Shopping malls 

The machine does not accept money, so I guess the ice cream of the future will have to wait for post-scarcity economics

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Shopping malls 

Walking around Stonestown mall and it really sunk in that almost none of the businesses that were here when I was in high school 20 years ago have lasted.

Like, the GameStop is still there. Maybe one or two of the food court options, and likewise with the fashion brands. Mc'Ds has stuck it out, as has Foot Locker. But there are different anchor tenants - Target and one of the movieplex chains(forgetting) instead of Macy's and Nordstrom. A lot of the new food chains are Asian-Pacific brands - I got a coffee from Gram just now. We also have here a Quickly, an 85°c, there is a revolving sushi place coming soon...

But there used to be Borders and KB Toys. Since they left, no bookstores, no toy stores. A good number of spaces are filled with phone companies, and there's an Apple store.

I am intrigued by the Dippin' Dots vending machine. Somehow I have never had that stuff despite many opportunities.

It's funny looking back on 80's media and noticing that it is Peak Balloon. Every party scene is just full of them.

Plus the whole disaster of Balloonfest '86.

Taffy file format 

Something I am looking forward to having soon is some demonstration of interactive editing of a Taffy document, and I'm gradually building up to that by giving it trials with various categories of data and seeing how they could be constructed in this form.

Since Taffy is text-like and therefore presented 2D, the document can often follow an easy-to-read-and-edit structure. But because it has features like types and key association built in, it doesn't require complex parsing code, and it discourages explicit hierarchical structure(error-prone) in favor of reference by key(which can be described flat and used for relations of one-to-one, one-to-many, many-to-one, many-to-many by toggling the lowest bit to describe the "side" of the relation).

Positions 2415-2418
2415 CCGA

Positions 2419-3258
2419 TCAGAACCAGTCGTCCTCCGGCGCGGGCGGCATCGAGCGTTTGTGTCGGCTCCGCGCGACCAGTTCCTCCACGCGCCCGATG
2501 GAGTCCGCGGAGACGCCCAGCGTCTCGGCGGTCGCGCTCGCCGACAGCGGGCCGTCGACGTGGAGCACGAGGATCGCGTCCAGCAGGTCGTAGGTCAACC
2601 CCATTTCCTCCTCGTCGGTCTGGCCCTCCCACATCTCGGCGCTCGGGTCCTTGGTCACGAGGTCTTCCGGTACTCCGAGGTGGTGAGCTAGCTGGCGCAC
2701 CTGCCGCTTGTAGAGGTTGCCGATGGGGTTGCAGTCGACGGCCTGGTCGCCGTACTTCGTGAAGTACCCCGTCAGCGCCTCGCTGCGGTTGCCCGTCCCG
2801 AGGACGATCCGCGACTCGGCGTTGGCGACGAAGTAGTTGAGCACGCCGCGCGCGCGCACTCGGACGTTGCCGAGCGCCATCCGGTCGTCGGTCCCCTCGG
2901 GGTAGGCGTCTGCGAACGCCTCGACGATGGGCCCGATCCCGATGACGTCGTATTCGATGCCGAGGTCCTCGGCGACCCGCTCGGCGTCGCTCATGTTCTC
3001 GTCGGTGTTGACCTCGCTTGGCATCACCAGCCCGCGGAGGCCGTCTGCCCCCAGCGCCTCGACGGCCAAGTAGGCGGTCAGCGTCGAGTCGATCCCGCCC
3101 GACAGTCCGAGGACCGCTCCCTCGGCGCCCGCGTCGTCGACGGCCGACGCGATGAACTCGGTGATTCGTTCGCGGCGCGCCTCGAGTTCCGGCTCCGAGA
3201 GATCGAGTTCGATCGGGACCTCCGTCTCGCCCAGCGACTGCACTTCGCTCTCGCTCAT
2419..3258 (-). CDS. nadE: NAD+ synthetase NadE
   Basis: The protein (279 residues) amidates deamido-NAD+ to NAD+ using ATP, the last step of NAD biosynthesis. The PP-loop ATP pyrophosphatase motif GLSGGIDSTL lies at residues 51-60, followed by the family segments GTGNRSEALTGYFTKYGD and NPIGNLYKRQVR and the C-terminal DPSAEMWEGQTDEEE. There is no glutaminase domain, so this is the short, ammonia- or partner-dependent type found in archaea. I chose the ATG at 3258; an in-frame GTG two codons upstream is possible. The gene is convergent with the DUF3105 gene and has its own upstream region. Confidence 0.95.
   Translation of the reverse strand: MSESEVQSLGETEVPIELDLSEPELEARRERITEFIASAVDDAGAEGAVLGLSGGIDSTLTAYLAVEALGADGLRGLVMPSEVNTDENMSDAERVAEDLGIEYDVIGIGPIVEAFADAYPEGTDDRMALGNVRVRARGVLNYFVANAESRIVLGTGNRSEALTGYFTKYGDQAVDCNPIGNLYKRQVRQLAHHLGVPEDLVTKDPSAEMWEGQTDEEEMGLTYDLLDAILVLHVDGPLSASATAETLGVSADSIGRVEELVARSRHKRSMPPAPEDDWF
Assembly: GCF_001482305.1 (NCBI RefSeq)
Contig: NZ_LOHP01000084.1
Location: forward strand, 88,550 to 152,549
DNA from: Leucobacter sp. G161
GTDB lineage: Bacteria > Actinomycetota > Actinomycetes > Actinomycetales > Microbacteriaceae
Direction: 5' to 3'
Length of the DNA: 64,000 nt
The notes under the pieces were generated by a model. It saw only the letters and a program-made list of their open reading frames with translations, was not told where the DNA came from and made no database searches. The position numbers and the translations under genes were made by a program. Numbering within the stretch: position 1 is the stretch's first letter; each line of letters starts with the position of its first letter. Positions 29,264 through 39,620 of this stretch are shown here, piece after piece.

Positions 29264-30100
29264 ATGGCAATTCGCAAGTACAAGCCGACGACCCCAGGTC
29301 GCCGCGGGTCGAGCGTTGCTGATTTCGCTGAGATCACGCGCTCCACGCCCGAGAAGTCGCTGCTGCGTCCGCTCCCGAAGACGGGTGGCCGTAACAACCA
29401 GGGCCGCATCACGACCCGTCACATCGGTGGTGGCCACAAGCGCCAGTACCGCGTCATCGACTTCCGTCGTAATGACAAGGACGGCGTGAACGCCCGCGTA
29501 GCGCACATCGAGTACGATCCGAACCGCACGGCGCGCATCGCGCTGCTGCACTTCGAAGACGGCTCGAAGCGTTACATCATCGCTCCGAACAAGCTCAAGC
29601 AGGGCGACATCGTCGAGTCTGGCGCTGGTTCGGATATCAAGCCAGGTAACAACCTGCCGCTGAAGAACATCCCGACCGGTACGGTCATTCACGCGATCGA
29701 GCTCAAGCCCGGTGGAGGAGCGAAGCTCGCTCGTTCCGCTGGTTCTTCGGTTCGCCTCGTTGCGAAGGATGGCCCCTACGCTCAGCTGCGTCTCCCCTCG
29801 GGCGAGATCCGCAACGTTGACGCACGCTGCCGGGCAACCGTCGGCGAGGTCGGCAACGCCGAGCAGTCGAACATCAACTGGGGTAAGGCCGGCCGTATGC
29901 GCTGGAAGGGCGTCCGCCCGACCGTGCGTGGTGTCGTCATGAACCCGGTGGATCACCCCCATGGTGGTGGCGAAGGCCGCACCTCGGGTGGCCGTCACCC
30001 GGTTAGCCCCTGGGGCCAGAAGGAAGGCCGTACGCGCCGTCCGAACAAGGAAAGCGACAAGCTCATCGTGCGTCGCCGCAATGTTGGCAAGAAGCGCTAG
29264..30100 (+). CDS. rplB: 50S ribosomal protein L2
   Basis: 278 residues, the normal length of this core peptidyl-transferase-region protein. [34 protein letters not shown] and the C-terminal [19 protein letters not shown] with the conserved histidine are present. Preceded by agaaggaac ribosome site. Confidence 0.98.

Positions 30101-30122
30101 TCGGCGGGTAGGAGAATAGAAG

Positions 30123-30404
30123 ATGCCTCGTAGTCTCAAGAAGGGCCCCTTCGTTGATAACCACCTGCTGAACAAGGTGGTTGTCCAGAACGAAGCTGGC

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Taffy file format 

It's finally hitting the point where tests and uses are exceeding redesigns.

The current format is, in broad strokes:

An 8 byte header: TAFY <version>
Followed by cells of 16 bytes:
8 byte header: <parse type> <user type> <flags> <enumerated feature> <comment id>
And 8 byte value, determined by parse type.

Parse types include various numbers, bytes, UTF-8 strings, enumerations and flags, key-value pairs, as well as space and line end types. That is, it is a binary format with textual properties. To support arbitrary lengths for some values there is an extension "X" form for certain parse types which indicates that the value should continue into the next cell. The space type allows Taffy to describe "words" as collections of cells(independent from textual spacing) and "lines" as collections of words.

The front of the document bootstraps dictionary data, giving readable names to cell types, enumerated features, flags, and comments. It does this by writing lines of the form <dictionary field name> <values...> <line end>.

The format is quite sparse and most of the time, in most of the cells, the header has empty data. However this quality also makes it convenient to manipulate as a source format. The core structures are currently <900 lines of Haxe code.

Things my barber says 

First time visiting in over a year. He has gone appointment-only with the pandemic, and says he'll never go back to drop-ins.

He is into cryptocurrency now, and specifically Shiba Inu(a total meme coin). Good thing he is not deeply in it.

The cut is good, maybe I'll take a selfie later.

sf pol, historical muse 

An interesting fact about San Francisco is its construction as a gold rush town - one of the most famous ones in history - and the resulting "echoes" this has created.

In its early boomtown years after 1848, the city hosted a melting pot of immigrants, gambling and hedonism, complete with fluid gender roles. It was not a safe place, though, so vigilante groups formed and killed or exiled whomever they thought was the problem. The first vigilante group actually took power and then got kicked out by a later one.